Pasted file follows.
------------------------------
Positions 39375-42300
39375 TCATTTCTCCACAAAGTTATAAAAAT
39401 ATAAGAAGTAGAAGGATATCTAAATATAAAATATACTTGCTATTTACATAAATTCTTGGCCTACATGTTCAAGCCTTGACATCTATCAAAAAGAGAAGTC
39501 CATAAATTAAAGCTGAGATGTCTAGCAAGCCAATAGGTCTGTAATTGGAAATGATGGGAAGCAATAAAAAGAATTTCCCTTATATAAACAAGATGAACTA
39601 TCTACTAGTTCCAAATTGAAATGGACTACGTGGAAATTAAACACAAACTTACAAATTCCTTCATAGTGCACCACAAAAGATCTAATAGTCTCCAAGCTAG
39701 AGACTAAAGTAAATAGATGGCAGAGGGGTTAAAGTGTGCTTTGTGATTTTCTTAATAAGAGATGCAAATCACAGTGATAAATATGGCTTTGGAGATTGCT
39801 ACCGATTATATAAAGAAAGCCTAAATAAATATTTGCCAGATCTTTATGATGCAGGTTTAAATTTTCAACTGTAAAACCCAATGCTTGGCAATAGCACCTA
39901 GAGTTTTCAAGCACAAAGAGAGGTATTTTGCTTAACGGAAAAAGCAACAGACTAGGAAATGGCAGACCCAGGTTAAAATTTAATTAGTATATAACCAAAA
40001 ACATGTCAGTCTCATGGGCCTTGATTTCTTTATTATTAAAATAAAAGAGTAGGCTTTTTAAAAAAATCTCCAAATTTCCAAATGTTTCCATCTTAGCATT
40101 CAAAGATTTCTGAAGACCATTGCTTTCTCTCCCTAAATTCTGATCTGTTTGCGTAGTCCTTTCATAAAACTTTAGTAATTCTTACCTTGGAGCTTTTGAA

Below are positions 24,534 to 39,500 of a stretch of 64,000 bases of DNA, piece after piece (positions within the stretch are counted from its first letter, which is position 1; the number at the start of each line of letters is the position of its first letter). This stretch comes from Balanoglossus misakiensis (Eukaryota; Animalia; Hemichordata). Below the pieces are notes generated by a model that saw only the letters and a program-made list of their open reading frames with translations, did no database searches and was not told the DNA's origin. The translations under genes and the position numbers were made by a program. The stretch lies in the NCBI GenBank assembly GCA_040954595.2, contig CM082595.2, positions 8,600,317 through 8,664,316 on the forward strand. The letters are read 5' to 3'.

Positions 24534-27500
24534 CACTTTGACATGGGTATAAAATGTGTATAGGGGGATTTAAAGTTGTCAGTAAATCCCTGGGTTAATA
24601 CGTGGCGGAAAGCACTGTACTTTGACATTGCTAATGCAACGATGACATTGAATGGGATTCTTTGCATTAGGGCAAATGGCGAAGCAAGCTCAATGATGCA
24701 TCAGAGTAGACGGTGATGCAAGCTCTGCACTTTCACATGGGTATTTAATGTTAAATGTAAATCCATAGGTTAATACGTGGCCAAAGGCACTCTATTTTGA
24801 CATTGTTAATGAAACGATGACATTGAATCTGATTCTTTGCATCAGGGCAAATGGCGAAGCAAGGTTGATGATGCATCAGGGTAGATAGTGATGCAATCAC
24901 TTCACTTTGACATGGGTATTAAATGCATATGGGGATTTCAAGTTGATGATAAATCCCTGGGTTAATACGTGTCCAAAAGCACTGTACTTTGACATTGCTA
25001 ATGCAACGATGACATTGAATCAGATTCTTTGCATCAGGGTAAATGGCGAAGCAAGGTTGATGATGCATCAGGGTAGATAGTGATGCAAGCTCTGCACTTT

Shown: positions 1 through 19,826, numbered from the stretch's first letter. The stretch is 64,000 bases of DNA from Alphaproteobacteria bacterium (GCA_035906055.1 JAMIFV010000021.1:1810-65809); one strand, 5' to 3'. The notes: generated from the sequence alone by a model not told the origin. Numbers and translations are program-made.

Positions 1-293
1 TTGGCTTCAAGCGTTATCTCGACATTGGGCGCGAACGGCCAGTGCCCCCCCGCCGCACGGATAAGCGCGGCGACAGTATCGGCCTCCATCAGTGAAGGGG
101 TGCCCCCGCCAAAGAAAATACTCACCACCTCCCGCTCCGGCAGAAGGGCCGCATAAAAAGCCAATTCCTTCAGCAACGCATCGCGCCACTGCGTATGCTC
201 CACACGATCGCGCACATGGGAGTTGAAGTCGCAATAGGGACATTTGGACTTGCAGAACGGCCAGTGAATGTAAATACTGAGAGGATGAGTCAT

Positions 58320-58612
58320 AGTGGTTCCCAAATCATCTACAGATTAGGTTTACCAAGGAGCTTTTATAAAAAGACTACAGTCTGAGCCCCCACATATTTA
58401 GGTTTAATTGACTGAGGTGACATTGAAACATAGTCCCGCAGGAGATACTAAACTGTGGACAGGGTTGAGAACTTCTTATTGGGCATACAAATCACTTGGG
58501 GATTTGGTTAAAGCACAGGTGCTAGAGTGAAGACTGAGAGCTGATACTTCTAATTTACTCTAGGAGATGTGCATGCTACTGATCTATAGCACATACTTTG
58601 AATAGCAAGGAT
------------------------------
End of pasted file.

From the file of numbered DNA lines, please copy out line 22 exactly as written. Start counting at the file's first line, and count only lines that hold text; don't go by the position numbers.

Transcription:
101 TGCCCCCGCCAAAGAAAATACTCACCACCTCCCGCTCCGGCAGAAGGGCCGCATAAAAAGCCAATTCCTTCAGCAACGCATCGCGCCACTGCGTATGCTC